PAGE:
5.3 In the present case it was not disputed between the parties that the complainant has bilateral congenital cataracts which have impaired the vision in her right eye and I am therefore satisfied that she is a person with a disability within the meaning of section 2 of the Employment Equality Acts. The actual issue of complainant's dismissal as a fact is not in dispute between the parties in the present case. However, there is a complete conflict between the parties regarding the reasons and circumstances surrounding the dismissal. The complainant, on the one hand, claims that she was dismissed on the grounds of her disability and she submitted that the respondent dismissed her on the pretext that she was a slow worker when in fact it dismissed her because she had suggested minor adjustments to her work environment which would be helpful on foot of her disability. The respondent, on the other hand, claims that the complainant's dismissal was in no way attributable to her disability and it submitted that the decision was taken to terminate her employment because of the fact that she had not performed to the required standard in the job during her period of employment.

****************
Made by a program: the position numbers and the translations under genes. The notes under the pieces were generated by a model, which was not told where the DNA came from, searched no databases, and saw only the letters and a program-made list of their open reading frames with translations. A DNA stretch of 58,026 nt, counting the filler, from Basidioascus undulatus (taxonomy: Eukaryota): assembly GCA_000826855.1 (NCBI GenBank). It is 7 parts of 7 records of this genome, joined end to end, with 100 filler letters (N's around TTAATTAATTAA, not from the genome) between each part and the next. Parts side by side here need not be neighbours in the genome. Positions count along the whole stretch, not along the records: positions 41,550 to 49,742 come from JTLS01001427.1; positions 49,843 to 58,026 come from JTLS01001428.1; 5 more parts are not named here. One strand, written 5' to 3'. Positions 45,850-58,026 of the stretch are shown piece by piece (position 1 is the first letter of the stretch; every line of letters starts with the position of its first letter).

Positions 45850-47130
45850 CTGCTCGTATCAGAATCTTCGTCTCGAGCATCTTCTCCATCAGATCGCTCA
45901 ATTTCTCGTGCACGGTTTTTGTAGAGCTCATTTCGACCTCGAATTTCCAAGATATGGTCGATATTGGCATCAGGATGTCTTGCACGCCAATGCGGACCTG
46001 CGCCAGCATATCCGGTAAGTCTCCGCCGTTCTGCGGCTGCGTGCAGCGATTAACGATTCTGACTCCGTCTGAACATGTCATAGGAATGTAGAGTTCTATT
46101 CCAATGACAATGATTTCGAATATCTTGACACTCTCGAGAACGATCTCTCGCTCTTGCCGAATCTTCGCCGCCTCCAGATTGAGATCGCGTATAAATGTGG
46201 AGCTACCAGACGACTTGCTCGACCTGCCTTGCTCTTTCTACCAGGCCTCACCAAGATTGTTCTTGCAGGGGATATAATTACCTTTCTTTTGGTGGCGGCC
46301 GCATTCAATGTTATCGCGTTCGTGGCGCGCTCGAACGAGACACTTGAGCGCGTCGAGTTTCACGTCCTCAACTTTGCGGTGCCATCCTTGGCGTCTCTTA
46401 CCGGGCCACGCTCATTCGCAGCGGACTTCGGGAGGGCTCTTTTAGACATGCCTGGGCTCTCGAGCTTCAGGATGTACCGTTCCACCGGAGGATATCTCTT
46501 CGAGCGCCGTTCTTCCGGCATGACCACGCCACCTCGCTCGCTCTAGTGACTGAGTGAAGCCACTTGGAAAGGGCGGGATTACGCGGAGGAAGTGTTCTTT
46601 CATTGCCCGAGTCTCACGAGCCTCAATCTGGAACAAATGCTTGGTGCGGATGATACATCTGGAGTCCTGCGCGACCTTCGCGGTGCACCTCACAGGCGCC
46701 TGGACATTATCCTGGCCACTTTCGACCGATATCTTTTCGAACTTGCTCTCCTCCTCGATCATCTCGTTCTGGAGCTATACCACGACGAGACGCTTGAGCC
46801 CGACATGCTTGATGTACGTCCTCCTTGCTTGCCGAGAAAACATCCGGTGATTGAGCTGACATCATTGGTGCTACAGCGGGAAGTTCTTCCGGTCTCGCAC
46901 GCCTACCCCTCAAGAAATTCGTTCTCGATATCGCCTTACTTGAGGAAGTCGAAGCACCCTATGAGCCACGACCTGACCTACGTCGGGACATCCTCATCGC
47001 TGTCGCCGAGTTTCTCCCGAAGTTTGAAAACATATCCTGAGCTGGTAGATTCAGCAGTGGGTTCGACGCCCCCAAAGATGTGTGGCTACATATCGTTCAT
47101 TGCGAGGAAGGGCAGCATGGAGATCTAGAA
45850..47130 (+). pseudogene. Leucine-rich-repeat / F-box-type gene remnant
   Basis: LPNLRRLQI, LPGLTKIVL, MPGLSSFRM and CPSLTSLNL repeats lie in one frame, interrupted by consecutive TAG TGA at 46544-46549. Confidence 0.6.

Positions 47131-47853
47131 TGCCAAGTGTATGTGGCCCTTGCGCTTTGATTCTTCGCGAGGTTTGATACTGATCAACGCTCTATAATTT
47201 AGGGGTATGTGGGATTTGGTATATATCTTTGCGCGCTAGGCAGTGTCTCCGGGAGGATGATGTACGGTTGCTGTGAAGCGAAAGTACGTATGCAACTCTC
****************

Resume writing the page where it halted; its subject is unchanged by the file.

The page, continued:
5.4 Therefore, the issue that I must decide in the present case, is whether or not the respondent discriminated against the complainant on grounds of her disability in terms of the manner in which she was dismissed from her employment. In reaching my decision, I have taken into account all of the submissions, oral and written, made to me in the course of my investigation as well as the evidence of the parties at the oral hearing.